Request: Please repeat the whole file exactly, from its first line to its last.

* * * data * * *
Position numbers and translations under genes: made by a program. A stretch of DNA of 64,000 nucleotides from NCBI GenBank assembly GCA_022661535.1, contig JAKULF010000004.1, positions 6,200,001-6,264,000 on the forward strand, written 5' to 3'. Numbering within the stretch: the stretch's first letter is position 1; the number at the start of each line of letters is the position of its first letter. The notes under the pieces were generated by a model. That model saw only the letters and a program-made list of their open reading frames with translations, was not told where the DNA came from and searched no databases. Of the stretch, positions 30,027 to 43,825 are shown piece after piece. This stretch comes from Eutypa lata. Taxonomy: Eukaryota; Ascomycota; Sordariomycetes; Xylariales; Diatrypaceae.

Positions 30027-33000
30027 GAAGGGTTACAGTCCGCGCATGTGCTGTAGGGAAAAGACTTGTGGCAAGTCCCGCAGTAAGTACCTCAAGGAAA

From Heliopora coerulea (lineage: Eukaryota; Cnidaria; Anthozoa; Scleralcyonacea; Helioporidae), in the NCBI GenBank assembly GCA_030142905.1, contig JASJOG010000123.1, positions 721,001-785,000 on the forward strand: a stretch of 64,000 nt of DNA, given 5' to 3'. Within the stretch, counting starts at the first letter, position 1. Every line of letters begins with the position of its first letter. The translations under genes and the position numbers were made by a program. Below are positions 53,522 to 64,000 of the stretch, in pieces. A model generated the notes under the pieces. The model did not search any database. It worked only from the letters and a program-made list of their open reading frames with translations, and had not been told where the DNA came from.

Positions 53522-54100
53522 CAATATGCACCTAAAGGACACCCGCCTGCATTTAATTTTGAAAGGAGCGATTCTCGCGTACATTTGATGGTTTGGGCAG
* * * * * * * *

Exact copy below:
Position numbers and translations under genes: made by a program. A stretch of DNA of 64,000 nucleotides from NCBI GenBank assembly GCA_022661535.1, contig JAKULF010000004.1, positions 6,200,001-6,264,000 on the forward strand, written 5' to 3'. Numbering within the stretch: the stretch's first letter is position 1; the number at the start of each line of letters is the position of its first letter. The notes under the pieces were generated by a model. That model saw only the letters and a program-made list of their open reading frames with translations, was not told where the DNA came from and searched no databases. Of the stretch, positions 30,027 to 43,825 are shown piece after piece. This stretch comes from Eutypa lata. Taxonomy: Eukaryota; Ascomycota; Sordariomycetes; Xylariales; Diatrypaceae.

Positions 30027-33000
30027 GAAGGGTTACAGTCCGCGCATGTGCTGTAGGGAAAAGACTTGTGGCAAGTCCCGCAGTAAGTACCTCAAGGAAA

From Heliopora coerulea (lineage: Eukaryota; Cnidaria; Anthozoa; Scleralcyonacea; Helioporidae), in the NCBI GenBank assembly GCA_030142905.1, contig JASJOG010000123.1, positions 721,001-785,000 on the forward strand: a stretch of 64,000 nt of DNA, given 5' to 3'. Within the stretch, counting starts at the first letter, position 1. Every line of letters begins with the position of its first letter. The translations under genes and the position numbers were made by a program. Below are positions 53,522 to 64,000 of the stretch, in pieces. A model generated the notes under the pieces. The model did not search any database. It worked only from the letters and a program-made list of their open reading frames with translations, and had not been told where the DNA came from.

Positions 53522-54100
53522 CAATATGCACCTAAAGGACACCCGCCTGCATTTAATTTTGAAAGGAGCGATTCTCGCGTACATTTGATGGTTTGGGCAG